The BOCA Basic Building Code was first published in 1950 by the Building Officials and Code Administrators International and used predominately in the northeast areas.

    The insurance industry eventually phased out of the code writing business. BOCA purchased the rights to the name National Building Code, which is reflected in the later editions of the BOCA code (known as the BOCA/National Building Code).

    In addition, the National Fire Protection Association (NFPA) was formed and promulgated fire safety standards regulating building construction and fire safety systems. The first NFPA Life Safety Code was published in 1912, heavily influenced by the 1911 Triangle Shirtwaist Factory fire in New York where 146 textile workers lost their lives because of inadequate and locked exits.

    Code consolidation

    Efforts to make the codes more consistent started as early as 1949 with the Model Code Standardization Council. The most effective effort was the Council of American Building Officials (CABO), formed in 1972. CABO is widely known for its One and Two Family Dwelling Code used in most parts of the country.

    The model code groups worked for years to make the codes more uniform.

    Users of the UBC saw the greatest change in the 1994 edition, where the format was totally changed and many of the requirements changed. “Exiting” changed from Chapter 33 to Chapter 10, “Fire Protection” from Chapter 38 to Chapter 9, and “High rise” from Section 1807 to Section 403. What many UBC users did not realize is that the drastic changes brought the UBC into the same basic format as the other two codes.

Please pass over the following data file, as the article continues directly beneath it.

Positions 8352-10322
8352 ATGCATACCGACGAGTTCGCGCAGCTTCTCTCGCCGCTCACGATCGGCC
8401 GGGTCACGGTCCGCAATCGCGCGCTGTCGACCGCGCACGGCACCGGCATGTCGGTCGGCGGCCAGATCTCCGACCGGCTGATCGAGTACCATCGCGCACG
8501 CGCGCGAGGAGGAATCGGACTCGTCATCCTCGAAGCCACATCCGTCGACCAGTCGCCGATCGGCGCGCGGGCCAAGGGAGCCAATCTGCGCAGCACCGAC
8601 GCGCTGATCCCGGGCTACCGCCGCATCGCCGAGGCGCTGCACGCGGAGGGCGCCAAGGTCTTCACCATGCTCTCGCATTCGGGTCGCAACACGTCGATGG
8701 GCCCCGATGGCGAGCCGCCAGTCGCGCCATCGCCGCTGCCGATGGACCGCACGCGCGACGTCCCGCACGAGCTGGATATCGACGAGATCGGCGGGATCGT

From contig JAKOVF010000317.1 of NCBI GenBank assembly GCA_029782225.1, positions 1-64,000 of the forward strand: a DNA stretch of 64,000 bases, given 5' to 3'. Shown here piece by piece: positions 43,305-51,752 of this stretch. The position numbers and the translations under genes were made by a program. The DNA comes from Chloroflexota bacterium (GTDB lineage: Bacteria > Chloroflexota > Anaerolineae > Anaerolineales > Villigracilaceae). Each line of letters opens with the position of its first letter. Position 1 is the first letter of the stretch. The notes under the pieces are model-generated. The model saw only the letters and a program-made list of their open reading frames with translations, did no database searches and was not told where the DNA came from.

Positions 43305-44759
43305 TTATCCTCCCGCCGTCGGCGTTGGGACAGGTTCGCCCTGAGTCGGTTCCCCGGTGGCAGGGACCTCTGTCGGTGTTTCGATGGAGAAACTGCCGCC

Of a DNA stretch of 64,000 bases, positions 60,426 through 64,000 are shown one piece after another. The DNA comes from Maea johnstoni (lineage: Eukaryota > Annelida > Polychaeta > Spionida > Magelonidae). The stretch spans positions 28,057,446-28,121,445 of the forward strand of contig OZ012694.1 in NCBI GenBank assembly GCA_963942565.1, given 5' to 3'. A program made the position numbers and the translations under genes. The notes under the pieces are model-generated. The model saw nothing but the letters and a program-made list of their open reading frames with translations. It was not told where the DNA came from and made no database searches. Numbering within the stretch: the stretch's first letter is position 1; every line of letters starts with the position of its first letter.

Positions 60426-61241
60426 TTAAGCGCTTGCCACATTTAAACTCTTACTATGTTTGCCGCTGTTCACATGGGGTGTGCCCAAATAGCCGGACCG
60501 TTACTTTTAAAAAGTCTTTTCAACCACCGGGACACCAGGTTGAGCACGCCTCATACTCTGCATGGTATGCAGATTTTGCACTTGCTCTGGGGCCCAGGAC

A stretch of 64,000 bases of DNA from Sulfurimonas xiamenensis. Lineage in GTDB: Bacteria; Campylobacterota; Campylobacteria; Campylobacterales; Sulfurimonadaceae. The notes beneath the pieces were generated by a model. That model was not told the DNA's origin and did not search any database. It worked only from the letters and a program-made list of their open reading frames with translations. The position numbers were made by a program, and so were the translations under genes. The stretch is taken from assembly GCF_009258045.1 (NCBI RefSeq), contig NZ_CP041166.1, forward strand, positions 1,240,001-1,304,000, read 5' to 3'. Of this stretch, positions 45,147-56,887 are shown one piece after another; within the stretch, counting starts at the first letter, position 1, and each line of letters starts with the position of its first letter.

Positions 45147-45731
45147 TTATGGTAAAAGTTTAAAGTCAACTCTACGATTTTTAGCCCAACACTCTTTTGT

With the three codes now structured basically the same, the final block was laid for the creation of the single code. The three model code groups merged and published their inaugural code as the 2000 edition of the International Building Code. The combined group became the International Code Council.

    Sprinkler tradeoffs

    The codes have historically allowed reductions in areas of fire resistive construction when a building was protected with automatic fire sprinklers. Sprinklers are specially designed nozzles installed within the ceilings of buildings. The heat from a fire causes a sprinkler head to open and release water that is sprayed over the fire area.

    The effectiveness of sprinklers has a long and successful history. NFPA has maintained statistics for many years indicating no fires involving multiple loss of life in buildings with a working sprinkler system.

    The International Building Code continues, and even expands upon, the theory of allowing reductions in fire safety requirements when a building is sprinklered. Corridors in most occupancies, except residential, do not require a fire resistive rating. Exit travel distances greatly increase. Exit stair and door widths decrease by one-third or more. Fewer elevator lobbies are required and stairway vestibules for high-rise buildings are no longer required. The requirements for smoke control for individual high-rise floors and two-story covered mall buildings have also been deleted.

    The future

    The codes will continue to evolve to address the hazards that impact safe building occupancy, whether they be from new materials and processes used in building construction, new information developed on seismic and other natural disaster potentials, or threats posed by those with criminal intent.


    Bob Pielow, PE, is a registered fire protection engineer and a principal with Pielow Fair Associates, a building code consulting and fire protection engineering firm.